4 Replies

So glad to hear you found going back to the unit helpful. It's not something that everyone can face but I certainly found it beneficial. Being able to see a place which we remember through a distorted vision due to the severity of our illness and medication can help strip it of the power it holds over our memories (though this was more true of the general ward for me). It can also help us start piecing together some of our delusional memories and begin to make sense of things.

When we left ICU, we were still far from being better so I think it must be so rewarding for the staff to see how far we've come, thanks to their hard work. It must be so hard for them given the number of us who don't make it out of intensive care so to see the fruits of their dedication and caring walk back in, well on the road to having a life again, must be so uplifting.

Seeing the ICU again while we're in better health, from a non-horizontal position and with the ability to leave when we choose can be a real benefit in coming to terms with the experience and I'd recommend it to anyone who has the chance. I'm glad you found it helpful and hope it's a milestone in being able to put these things behind you. Well done.

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I think you did so well and it put a lot of unanswered questions so strange, it is all very draining and frightening when you return but it has been two years for me and with the positive thoughts from every person family doctors I c u and wonderful aftercare team I received I am finding it easier all the time I don't rush round take my time and don't plan anything touch. Take every day as it come and always click on to me if u need a chat love xxx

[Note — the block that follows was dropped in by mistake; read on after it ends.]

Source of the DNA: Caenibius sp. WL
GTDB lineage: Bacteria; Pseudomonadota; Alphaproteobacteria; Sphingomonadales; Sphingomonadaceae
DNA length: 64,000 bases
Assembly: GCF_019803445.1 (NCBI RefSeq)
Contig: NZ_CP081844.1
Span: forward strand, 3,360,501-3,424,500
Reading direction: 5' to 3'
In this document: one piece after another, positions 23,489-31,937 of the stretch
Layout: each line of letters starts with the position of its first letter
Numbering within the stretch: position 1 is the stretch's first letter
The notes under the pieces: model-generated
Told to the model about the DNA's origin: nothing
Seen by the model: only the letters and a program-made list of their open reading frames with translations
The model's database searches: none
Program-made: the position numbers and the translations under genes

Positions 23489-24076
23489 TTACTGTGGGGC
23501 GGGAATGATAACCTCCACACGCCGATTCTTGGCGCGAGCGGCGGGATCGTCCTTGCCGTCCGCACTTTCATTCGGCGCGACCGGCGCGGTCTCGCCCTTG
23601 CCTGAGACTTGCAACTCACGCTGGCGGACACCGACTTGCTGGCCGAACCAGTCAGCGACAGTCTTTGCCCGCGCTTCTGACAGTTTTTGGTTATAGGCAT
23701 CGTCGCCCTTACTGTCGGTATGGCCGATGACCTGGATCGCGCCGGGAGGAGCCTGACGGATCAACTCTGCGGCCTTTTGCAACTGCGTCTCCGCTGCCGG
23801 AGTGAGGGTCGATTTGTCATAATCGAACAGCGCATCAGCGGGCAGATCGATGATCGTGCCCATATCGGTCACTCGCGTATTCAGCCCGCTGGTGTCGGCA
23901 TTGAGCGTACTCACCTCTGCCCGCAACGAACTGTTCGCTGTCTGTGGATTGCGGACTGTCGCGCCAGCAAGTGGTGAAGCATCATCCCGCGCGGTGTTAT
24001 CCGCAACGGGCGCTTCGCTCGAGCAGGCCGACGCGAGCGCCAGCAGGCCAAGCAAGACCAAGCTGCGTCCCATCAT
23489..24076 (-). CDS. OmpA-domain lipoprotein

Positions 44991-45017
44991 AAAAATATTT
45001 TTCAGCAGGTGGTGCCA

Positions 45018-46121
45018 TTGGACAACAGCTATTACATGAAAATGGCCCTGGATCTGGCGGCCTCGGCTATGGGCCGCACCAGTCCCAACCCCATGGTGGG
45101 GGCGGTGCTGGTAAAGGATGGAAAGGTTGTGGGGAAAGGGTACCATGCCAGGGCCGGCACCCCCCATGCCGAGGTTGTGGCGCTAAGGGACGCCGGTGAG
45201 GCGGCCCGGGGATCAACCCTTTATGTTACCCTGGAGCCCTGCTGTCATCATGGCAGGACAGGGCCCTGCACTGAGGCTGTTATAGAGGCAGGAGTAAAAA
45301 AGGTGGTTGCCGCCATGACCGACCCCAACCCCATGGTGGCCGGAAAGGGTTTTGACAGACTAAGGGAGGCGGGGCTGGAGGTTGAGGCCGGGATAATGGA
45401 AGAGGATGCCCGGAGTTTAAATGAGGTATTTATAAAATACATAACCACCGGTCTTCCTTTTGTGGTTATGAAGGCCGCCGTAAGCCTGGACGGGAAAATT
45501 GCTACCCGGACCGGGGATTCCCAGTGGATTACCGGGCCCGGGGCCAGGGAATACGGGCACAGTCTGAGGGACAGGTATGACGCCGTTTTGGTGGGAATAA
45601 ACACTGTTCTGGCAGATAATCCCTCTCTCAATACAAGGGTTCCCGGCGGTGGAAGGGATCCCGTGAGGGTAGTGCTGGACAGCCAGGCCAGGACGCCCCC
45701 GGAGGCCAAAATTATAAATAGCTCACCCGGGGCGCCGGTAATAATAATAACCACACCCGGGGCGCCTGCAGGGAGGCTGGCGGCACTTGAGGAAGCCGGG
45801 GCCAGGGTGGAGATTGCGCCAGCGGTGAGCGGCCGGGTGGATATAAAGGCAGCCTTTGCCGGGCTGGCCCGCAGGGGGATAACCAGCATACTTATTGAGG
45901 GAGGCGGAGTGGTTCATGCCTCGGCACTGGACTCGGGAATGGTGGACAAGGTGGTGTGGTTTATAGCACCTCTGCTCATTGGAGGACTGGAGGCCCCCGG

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Facing your thoughts is a great way to get some sort of resolution. I have to go by every time I go for a blood test. If it was not for the team of dedicated people I may not be typing this today.

Be Well


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hi there!

its great to hear that your experience was positive for you.

I can imagine how difficult it must have been with so many emotions going through your mind all at once, it does encourage me to actually one day just go in to the ICU unit myself, and not procrastinate it, because it is so true, without the help of these people we wouldnt be here typing to each other. And I agree, I really do feel like only people who have been through it can only comprehend what it was like and the after effects of it all - the recovery included.

very proud!